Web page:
Marija Gimbutas asserts the
Maltese temples were used for specific religious functions, particularly for rituals of death and regeneration. Maltese temples intriguingly occur in pairs […] representing death and regeneration, maturity and youth, or winter and spring.
Gimbutas references many reasons for these beliefs, but the most striking is that the bodies were often buried in a fetal position, as if being put back into the womb of the earth to be reborn. The Xaghra Twins may be reflecting the above ground temple structures and may possess similar religious significance. Ggantija, a large Neolithic Maltese temple, is situated near the Xaghra Circle where the twin figurine was found and has the same double goddess structure. Gimbutas explains the double goddess temple structure:
The alignment here is significant and we may suppose the larger temple to be the mother and the smaller the daughter of the divine family, or we may see them as a pair of sisters […] Still another possibility is that the representation is of two different aspects of the same Goddess, symbolizing youth and maturity, or death and regeneration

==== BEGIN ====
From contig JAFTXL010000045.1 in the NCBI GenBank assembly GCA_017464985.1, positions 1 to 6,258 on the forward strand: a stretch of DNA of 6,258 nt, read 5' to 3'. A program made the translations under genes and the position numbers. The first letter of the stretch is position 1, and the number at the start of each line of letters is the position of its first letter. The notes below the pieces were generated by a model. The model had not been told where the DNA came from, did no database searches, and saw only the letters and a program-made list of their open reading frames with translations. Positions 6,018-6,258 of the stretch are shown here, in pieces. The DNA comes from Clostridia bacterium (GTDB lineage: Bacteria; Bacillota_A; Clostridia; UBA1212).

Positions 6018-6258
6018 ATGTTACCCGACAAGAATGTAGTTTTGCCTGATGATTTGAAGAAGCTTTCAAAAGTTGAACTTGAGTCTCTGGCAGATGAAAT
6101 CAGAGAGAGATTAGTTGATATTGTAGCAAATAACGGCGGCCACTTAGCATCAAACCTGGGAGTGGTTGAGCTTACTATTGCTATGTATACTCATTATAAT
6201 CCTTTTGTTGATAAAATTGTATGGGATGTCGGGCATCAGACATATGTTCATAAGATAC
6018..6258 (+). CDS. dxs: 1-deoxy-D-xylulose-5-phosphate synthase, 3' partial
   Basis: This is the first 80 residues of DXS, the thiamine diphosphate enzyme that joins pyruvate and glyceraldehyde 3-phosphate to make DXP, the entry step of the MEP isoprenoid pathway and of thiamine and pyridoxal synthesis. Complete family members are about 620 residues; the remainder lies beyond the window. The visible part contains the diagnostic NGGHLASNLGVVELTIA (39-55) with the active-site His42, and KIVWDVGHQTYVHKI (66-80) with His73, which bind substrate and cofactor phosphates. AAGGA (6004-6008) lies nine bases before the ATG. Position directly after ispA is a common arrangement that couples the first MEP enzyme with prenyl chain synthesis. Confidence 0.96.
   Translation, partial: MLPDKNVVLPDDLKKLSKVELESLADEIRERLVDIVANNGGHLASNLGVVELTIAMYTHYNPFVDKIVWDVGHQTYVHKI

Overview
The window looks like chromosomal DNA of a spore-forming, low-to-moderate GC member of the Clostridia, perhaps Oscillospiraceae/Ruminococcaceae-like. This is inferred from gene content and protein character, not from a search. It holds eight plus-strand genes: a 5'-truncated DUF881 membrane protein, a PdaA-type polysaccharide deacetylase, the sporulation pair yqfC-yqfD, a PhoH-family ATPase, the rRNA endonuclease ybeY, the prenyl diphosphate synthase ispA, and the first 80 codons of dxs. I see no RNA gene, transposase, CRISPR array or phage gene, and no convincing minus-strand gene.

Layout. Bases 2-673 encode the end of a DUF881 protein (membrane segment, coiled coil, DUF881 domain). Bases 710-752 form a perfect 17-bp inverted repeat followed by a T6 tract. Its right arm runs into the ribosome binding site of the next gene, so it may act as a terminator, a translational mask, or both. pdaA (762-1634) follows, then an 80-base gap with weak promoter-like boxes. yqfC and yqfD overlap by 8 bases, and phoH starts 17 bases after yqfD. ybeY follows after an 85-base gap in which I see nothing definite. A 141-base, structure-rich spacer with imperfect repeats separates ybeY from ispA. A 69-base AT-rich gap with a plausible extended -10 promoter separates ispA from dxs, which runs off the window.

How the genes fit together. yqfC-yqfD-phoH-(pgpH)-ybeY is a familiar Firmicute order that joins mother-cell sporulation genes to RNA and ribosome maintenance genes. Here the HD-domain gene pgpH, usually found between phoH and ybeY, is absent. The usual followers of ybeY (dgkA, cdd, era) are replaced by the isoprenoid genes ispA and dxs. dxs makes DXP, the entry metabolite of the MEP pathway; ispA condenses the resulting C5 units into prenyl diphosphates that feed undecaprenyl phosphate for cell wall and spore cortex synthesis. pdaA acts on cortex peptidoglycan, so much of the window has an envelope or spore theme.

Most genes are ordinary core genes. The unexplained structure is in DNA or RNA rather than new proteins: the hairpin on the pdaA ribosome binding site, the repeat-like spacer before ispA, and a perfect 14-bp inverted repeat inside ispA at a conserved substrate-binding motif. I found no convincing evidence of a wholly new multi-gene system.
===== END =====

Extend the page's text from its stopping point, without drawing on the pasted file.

Gimbutas asserts that these figurines are extremely complex and cannot be classified as merely fertility figures or Venuses. The egg-shaped apses of the temple resemble the egg-shaped rounded burial tombs below ground. The temples and burial tombs likely worked in conjunction to enact the regenerative properties of the Maltese religious system to promote regenerative life.
Gimbutas also comments on the Xaghra Twins directly, saying that it “quite likely symbolizes reemerging new life.” Archaeology is evolving to incorporate the language of Neolithic art and understand the religion of the past without a modern overlay. In the introduction to her revolutionary work Language of the Goddess, Gimbutas asserts these ancient cultures “can best be understood on their own planes of reference, grouped according to their inner coherence. They constitute a complex system in which every unit is interlocked with every other.” The particular language of the Xaghra Twins, and the surrounding archeological finds, point to a belief system that is steeped in a co-creative process emphasizing regenerative life. The following paragraphs will illuminate the artistic language of the statue and its implications of the larger culture.